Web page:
How This Gift for Materials Research Could Help Build the Future

The next breakthroughs in consumer electronics, biotechnology, and even sustainable energy often begin with new materials. The hunt for the compounds that will make the next solar panel or iPhone component is advancing along with computing power, and one University at Buffalo alum wants to help his alma mater speed things up. 

UB just received a $1.5 million grant from alum Eric Bloch to endow a chair of the university’s new Department of Materials Design and Innovation. The department will bring together engineering and other research departments for efforts to find such breakthroughs and get them to the market quickly. Such work has implications on a wide variety of advancements, since new materials can unlock huge potential for future research, commercial applications and manufacturing, and resulting economic benefits.

The gift follows a couple of other developments at UB in this area. In February, the university announced it would partner with an advanced manufacturing institute in the state, as an effort to spur growth in the economic sector. And the new department builds on the university’s Center for Excellence in Materials Informatics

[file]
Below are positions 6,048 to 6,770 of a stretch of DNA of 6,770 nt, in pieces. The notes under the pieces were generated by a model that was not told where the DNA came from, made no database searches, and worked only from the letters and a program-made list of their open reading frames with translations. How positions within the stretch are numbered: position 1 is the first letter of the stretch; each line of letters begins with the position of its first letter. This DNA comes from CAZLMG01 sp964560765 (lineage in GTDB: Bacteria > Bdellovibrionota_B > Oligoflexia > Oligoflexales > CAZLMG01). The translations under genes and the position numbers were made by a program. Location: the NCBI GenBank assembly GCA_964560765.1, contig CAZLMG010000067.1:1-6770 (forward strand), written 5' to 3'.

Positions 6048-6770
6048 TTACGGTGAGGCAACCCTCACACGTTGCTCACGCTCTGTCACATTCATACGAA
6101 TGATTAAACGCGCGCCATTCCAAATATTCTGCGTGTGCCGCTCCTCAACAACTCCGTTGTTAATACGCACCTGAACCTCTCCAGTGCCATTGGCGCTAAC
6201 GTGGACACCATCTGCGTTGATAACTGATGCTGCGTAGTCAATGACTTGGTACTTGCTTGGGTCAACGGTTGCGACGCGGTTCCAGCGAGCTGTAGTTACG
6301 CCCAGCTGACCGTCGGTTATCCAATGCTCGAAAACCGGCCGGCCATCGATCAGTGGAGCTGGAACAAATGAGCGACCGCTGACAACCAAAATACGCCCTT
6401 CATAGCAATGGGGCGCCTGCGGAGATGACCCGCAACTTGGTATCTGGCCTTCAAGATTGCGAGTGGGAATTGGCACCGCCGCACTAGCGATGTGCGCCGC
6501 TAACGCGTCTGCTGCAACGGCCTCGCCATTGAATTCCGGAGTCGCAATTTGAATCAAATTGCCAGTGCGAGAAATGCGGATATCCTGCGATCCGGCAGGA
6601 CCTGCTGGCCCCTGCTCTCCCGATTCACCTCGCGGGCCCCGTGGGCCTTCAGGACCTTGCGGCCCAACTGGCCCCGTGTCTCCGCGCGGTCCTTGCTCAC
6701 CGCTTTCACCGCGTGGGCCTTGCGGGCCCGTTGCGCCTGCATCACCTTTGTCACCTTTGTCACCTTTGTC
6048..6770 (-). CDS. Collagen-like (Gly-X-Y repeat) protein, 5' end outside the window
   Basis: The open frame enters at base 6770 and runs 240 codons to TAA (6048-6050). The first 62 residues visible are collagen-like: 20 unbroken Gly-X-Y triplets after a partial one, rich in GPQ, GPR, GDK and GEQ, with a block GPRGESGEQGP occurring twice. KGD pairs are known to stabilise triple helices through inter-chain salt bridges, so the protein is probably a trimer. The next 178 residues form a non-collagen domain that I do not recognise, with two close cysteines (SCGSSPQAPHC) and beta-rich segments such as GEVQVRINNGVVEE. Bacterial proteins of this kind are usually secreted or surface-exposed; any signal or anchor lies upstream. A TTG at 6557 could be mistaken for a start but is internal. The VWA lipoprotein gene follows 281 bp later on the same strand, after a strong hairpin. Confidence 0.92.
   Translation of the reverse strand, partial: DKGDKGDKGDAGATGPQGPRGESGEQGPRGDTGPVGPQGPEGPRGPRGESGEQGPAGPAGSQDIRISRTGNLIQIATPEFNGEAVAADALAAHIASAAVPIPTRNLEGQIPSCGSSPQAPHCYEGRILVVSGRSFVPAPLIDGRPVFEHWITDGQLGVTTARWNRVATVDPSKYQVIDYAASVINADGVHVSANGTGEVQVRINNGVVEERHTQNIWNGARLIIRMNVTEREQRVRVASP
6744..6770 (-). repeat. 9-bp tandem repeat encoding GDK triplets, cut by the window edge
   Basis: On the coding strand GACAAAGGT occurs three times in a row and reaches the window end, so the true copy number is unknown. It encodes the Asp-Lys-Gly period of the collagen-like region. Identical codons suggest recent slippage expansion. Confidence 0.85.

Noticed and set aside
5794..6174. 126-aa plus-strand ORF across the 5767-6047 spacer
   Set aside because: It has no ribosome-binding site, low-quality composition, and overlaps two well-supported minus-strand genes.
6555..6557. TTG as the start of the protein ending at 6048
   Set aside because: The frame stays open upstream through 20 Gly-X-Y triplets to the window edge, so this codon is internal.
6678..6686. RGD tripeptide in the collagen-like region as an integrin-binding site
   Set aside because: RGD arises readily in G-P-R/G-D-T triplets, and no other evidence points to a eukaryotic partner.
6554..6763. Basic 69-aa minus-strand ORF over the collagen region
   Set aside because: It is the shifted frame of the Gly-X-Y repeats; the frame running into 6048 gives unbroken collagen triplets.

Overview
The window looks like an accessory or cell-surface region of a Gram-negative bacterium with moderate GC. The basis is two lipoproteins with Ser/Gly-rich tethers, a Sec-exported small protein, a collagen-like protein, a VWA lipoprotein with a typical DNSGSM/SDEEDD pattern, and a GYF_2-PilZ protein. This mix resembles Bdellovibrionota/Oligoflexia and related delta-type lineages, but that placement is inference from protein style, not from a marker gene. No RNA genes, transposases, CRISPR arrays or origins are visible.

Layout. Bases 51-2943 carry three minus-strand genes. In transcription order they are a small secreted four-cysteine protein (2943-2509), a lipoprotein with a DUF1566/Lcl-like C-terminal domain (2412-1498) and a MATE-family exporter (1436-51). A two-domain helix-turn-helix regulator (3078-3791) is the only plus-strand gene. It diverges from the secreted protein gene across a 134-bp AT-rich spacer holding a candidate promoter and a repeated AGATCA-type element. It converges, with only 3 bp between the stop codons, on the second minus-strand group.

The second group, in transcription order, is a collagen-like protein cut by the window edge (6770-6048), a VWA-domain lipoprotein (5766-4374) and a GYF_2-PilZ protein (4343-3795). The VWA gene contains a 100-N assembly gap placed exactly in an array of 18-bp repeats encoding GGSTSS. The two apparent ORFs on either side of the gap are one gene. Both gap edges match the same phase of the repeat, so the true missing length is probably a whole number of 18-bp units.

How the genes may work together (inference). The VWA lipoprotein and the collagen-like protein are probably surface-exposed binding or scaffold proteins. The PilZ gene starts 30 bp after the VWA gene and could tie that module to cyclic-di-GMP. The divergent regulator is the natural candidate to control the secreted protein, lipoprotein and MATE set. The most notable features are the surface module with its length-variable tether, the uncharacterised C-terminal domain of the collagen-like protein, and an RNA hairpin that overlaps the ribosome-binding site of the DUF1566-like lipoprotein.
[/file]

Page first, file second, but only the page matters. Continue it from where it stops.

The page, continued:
These efforts in large part aim to capitalize on new techniques for pursuing the development of materials. Materials science is a time-consuming field of research, but new methods can apply powerful computing to crunch through the properties of thousands of potential materials, hunting for the most promising configurations. The new funding will help take advantage of such emerging techniques, and work to speed along the path from laboratory to market.

The latest gift comes from Eric Bloch, a German-born, American electrical engineer who received his bachelor's at UB, before going on to work for IBM starting in the 1950s. In his 30 or so years at IBM, Bloch played a big role in some revolutionary advances in computing and manufacturing of computing, specifically the groundbreaking System/360 family of computers developed in the 1960s. He would go on to serve as director of the National Science Foundation from 1984 to 1990, overseeing more than 10,000 research grants. 

The driving forces behind this type of research philanthropy share some parallels with what we’re seeing in data science grants lately. For one, it’s seeking an opportunity to get a school at the cutting edge of a growing field, especially one that brings together multiple branches of science. But there are also strong economic implications, as state and federal leaders are clamoring to realize potential in advanced manufacturing, and universities work to meet new demands.